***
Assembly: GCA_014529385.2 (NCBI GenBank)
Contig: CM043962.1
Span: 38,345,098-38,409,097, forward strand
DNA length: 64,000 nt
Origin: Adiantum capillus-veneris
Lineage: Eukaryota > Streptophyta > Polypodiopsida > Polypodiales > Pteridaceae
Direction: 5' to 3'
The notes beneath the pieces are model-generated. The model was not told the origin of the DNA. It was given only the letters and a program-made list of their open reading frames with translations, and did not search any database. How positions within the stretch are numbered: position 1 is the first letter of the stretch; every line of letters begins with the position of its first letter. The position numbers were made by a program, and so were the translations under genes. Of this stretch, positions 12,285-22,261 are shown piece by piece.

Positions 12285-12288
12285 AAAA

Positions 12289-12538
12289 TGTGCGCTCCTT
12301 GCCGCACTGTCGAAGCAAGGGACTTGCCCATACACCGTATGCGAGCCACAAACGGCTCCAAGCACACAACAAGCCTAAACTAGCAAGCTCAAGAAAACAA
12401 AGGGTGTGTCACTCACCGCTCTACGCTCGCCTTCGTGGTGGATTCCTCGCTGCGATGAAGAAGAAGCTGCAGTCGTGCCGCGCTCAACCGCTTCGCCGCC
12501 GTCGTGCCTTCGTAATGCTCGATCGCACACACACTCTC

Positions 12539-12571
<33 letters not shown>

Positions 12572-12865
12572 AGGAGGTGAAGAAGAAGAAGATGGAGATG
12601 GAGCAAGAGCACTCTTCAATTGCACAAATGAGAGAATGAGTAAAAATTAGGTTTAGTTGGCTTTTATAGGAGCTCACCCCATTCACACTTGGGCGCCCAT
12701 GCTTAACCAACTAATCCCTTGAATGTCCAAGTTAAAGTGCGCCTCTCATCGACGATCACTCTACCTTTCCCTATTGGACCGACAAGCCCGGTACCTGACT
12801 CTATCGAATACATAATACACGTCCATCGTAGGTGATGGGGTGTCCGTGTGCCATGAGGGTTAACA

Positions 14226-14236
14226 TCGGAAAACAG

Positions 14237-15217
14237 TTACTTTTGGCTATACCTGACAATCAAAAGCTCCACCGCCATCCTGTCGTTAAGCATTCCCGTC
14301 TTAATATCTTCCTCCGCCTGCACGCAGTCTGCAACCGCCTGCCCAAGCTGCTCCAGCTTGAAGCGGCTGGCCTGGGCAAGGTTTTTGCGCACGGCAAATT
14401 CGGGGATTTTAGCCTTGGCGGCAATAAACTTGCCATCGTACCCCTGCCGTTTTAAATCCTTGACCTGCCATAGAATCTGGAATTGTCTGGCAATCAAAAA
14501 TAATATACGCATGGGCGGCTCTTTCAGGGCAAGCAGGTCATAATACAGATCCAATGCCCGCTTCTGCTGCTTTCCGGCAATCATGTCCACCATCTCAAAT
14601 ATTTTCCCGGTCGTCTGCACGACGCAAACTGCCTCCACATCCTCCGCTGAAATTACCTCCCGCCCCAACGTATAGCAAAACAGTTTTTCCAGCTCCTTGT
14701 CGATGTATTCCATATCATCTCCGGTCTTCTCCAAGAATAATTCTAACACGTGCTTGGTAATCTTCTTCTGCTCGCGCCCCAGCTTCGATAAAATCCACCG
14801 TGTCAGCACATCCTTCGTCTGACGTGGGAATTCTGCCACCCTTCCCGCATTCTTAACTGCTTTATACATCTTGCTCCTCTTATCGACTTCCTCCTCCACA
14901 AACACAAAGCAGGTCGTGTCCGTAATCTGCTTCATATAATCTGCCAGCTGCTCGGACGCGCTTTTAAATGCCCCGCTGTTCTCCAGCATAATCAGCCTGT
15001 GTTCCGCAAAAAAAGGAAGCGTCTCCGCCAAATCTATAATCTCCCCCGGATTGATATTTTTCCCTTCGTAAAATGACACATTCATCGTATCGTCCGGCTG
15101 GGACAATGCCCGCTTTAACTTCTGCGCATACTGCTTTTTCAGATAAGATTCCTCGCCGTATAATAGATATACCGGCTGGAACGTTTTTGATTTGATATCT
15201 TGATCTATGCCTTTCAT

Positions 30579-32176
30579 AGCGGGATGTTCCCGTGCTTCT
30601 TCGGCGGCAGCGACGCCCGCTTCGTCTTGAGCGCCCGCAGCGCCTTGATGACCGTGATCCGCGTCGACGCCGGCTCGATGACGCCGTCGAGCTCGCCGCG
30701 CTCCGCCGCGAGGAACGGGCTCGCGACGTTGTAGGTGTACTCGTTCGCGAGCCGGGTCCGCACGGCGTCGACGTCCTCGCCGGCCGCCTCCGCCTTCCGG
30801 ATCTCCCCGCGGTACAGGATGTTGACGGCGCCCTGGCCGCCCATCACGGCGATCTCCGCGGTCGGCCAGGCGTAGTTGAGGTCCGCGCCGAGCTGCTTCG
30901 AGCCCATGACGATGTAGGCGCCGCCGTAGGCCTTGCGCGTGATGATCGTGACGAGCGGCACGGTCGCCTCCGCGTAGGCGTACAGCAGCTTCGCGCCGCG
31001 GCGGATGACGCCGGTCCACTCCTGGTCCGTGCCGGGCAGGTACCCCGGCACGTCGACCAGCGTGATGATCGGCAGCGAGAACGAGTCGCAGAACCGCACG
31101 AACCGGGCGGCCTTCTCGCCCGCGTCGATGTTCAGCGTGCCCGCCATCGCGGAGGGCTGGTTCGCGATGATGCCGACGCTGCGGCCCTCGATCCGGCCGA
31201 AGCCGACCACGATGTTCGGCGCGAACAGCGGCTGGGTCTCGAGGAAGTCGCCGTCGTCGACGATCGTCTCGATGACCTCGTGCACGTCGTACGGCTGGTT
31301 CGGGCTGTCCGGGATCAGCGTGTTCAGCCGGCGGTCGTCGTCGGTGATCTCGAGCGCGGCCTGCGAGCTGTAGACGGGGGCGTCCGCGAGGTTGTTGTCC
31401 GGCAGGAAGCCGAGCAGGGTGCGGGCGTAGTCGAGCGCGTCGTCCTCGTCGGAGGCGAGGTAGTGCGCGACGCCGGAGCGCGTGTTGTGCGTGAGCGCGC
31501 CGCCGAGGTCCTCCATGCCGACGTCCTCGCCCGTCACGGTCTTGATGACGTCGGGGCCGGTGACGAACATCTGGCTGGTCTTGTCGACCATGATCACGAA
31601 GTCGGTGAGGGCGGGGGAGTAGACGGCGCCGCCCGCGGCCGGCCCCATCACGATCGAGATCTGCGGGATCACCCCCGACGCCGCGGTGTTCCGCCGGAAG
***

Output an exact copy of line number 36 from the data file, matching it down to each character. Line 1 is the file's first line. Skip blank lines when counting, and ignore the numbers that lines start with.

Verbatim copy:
15201 TGATCTATGCCTTTCAT